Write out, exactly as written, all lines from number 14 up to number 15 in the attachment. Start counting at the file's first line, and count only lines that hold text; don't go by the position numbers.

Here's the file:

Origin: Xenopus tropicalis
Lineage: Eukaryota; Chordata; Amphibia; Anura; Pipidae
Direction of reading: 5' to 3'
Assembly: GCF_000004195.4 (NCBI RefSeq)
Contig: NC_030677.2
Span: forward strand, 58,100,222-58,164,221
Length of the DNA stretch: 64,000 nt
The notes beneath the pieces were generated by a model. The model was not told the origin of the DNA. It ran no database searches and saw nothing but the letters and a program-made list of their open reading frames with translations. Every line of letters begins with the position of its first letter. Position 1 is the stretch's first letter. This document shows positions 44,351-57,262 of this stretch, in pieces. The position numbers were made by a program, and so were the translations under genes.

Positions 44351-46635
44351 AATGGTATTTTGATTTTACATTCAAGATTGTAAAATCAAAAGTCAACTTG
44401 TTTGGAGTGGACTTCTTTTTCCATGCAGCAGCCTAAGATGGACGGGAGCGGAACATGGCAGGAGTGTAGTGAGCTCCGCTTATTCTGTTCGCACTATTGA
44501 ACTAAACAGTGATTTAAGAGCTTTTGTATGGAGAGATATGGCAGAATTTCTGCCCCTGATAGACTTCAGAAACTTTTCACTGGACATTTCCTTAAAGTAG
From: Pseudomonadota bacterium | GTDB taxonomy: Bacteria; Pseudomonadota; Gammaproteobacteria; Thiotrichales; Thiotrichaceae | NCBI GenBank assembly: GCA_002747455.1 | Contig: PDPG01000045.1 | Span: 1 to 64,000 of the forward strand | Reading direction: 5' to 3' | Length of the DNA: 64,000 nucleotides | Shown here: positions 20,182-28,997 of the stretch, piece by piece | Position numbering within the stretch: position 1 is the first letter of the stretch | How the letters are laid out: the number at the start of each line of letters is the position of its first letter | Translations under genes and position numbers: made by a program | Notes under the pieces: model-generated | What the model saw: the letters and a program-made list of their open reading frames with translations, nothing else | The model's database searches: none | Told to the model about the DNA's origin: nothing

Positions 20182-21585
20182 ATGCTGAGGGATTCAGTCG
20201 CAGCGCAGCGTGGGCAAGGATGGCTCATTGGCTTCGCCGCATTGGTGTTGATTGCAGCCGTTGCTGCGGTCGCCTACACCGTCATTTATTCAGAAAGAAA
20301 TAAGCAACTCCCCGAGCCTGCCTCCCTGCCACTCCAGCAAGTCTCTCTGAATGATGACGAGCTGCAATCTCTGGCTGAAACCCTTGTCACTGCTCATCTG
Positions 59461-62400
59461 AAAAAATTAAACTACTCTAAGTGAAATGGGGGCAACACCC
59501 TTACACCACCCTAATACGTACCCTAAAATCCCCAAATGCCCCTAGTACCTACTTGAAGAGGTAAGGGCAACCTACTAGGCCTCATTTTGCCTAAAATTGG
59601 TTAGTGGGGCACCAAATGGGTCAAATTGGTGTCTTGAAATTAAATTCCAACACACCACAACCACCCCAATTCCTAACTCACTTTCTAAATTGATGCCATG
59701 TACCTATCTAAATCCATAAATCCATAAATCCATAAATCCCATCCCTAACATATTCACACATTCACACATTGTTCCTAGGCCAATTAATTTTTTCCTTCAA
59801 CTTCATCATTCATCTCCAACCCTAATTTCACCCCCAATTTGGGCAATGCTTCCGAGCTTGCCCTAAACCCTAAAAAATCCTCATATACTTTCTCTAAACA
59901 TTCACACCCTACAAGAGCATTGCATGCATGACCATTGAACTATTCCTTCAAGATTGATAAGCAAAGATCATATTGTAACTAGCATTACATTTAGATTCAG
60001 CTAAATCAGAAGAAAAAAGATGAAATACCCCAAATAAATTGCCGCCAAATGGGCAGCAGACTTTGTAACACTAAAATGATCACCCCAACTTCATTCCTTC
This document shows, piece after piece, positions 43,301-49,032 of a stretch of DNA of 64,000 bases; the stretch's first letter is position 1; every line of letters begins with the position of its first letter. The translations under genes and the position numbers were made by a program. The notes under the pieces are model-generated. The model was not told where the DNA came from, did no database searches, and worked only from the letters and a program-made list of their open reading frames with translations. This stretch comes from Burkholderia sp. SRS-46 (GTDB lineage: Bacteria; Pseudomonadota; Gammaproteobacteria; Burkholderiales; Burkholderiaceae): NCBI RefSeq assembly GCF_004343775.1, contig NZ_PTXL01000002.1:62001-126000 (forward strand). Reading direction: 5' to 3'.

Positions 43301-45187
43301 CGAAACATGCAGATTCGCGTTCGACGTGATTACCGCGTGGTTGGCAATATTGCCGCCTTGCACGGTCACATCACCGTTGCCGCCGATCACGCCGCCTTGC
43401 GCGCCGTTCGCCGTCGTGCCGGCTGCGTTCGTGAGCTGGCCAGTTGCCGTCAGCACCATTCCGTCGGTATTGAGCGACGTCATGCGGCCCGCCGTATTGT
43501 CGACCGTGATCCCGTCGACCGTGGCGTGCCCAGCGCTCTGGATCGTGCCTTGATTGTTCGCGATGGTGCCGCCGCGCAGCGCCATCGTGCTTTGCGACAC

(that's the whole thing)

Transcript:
Positions 20182-21585
20182 ATGCTGAGGGATTCAGTCG